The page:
R.S. 17: Renault Sport’s 2017 Formula 1 car revealed
French works team the third to show off its 2017 F1 challenger. Say hello to the Renault Sport R.S. 17
Renault Sport today took the covers off its 2017 Formula 1 challenger. Christened R.S. 17, the machine – entirely new – is expected to race for podiums this season and represents a significant milestone in the company’s ambition to add to its two constructors’ world championship titles by 2020.
For Renault’s second season back as a works team, its car is wider, longer and frankly much more intimidating than the disappointing R.S. 16 it replaces. An enormously complex and swept-back front wing, a much larger contact patch with the ground thanks to 25-per-cent wider tyres, and a lower, angled rear wing are the most noticeable features alongside the decision to again feature black prominently in the livery. Like the Sauber C36 revealed yesterday, the car also features a lengthy ‘shark fin’, which is designed to stabilise the rear axle during direction changes.
R.S. 17: hybrid V6 power
Under the new bodywork, the re-engineered 90-degree ‘RE17’ hybrid V6 spins at up to 15,000rpm and generates more than 900bhp, although 950bhp should be on the cards towards the end of the season, says Rémi Taffin, the team’s engine director. The turbocharged unit continues to use pre-chamber ignition, whereby a small amount of fuel is ignited before the main engine chamber in order to achieve more uniform combustion, but Renault is yet to adopt the split turbo setup pioneered by rival Mercedes.
Power is sent through an eight-speed semi-automatic titanium gearbox and the brakes – larger than last season’s – are from Brembo. With an overall weight of 722kg, including driver, cameras and ballast, the RS17’s power-to-weight ratio will be fearsome, at over 1300bhp per ton.
R.S. 17 aerodynamics: 30% more downforce
The aerodynamic changes really add up, too, and so the RS17, which will be driven by Nico Hülkenberg (replacing Kevin Magnussen) and Jolyon Palmer, generates 30 per cent more aerodynamic downforce than its predecessor. This, combined with the larger tyres, should translate to a five per cent increase in lap-time performance and a time-saving of as much as six seconds at certain circuits, says Renault Sport F1’s chief technical officer and former McLaren man, Bob Bell.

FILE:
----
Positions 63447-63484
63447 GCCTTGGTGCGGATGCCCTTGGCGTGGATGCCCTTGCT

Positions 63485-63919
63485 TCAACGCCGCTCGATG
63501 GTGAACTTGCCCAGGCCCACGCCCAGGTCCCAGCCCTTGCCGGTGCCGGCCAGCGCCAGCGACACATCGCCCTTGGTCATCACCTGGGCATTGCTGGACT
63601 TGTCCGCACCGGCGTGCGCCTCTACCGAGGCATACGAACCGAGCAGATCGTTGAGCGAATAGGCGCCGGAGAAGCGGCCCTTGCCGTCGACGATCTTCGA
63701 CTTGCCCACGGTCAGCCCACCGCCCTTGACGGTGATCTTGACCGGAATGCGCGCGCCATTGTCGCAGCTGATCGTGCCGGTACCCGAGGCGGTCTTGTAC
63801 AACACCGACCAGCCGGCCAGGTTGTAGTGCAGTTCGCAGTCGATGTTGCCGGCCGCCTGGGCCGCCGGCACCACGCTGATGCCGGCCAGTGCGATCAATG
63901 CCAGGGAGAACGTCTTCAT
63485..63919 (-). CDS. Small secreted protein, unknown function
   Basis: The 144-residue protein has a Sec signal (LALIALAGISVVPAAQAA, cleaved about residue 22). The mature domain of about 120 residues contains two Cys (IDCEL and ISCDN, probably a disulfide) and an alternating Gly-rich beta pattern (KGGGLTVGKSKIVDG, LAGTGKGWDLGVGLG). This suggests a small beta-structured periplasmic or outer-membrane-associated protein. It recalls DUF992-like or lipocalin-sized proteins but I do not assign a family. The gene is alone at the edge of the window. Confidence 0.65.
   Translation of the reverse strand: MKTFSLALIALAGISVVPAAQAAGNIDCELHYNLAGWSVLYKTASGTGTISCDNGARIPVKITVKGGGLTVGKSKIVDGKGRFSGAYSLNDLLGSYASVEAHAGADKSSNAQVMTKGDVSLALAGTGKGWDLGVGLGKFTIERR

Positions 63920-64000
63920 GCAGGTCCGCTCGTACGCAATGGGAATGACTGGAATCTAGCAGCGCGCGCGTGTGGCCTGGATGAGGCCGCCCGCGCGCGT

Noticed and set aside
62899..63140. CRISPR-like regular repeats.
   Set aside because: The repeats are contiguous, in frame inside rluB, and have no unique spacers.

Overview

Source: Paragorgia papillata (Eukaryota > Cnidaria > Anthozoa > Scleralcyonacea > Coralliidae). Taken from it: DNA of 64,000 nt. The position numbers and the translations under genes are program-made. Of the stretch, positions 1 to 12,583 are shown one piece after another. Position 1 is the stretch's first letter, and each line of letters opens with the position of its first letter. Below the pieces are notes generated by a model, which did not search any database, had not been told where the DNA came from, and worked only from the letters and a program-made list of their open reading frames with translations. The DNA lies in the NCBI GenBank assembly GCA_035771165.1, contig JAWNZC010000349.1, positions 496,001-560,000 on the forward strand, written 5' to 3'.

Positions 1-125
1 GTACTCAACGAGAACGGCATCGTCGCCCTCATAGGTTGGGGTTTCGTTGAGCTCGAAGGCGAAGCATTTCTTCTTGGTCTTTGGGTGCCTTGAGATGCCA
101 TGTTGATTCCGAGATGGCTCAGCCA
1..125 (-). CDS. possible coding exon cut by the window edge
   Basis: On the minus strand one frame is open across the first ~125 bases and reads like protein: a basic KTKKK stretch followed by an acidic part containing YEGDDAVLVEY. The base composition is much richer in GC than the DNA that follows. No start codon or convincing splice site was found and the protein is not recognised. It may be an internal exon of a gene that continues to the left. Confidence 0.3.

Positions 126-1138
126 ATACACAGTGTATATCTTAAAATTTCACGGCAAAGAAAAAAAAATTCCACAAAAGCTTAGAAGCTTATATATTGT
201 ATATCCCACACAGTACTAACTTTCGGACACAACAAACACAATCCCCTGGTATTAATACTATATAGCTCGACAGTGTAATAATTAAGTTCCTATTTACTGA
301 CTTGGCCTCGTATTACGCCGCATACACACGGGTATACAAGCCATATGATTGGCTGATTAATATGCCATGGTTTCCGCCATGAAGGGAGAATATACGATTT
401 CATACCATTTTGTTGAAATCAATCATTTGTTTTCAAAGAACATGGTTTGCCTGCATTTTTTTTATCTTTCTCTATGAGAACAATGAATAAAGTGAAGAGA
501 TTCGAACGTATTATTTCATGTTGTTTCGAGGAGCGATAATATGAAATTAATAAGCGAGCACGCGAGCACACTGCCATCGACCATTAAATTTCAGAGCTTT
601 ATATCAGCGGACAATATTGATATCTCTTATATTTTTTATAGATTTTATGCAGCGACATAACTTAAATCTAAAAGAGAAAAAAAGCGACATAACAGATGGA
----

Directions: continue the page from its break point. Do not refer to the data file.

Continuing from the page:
After last year’s difficulties, during which the team stopped developing the R.S. 16 early and scored a mere eight points, this is the first car that Renault’s F1 headquarters in Enstone, Oxfordshire, and engine-development centre in Viry-Châtillon, in the suburbs of Paris, have developed collaboratively from the ground up. It means the engine has been packaged with an attention to detail never before possible for the team and the car should hit the ground running.
‘Fifteen years ago we were building an engine in France, a chassis in Enstone, and we would meet [for winter testing] in Barcelona and it would take us a week to bolt everything together, then we would run for two laps!’ says Taffin. ‘Next week, on the other hand, we’ll be ready from day one because we’ve prepared the car all together.’
R.S. 17: first impressions from the drivers
The driver’s are yet to experience the car from behind the wheel, but asked how it felt during simulator work, Palmer told evo: ‘Extremely quick, and different to anything else I’ve ever driven. The difference in aero performance is massive – in fact many legendary corners are now going to be taken flat-out.’
In preparation for more extreme cornering forces, both drivers have been focusing on upper-body strength over the winter. Palmer, lean but by no means a small man, reckons he’s achieved a four-kilo gain in muscle mass since the end of last season by spending every day in the gym, and now tips the scales at 76kg. He also thinks that any drivers who haven’t been so dedicated will drop off during races – and very obviously so for TV audiences.
However, even with heavier steering and massive downforce, these cars are not the same monsters as those of the last V6 turbo era, which even the magnificent Gilles Villeneuve hated. ‘The cars now are so refined and the hybrid engines have a very smooth application,’ says Palmer. ‘The torque is huge, though – even drivers from the V10 era think of these cars as beasts.’
R.S. 17: will F1 improve as a spectacle in 2017
Renault admits that nobody will really know whether these cars are going to improve the spectacle of Formula 1 until the lights go out for the first race of the season, in Melbourne. Some say that increased mechanical grip will mean drivers are able to find more novel lines around each other through corners. Others argue that such an increase in downforce is going to neuter the cut-and-thrust of wheel-to-wheel racing.
Palmer, however, reckons than more drag will create a greater slipstream, allowing for more natural overtaking on the straights and, with the addition of DRS, far higher closing speeds. Combine this with the later, more violent braking permitted by the larger rubber contact patch with the tarmac and stronger brakes and you’ve got a recipe for fireworks in the braking zones.
As for the rivalry between the two Renault drivers, Jérôme Stoll, president of Renault Sport Racing, told us: ‘Frankly, I don’t know. On paper Nico should be better, but that paper is nothing but a document for the people at headquarters. Now we have real life. Jolyon won’t let Nico be alone on the grid.’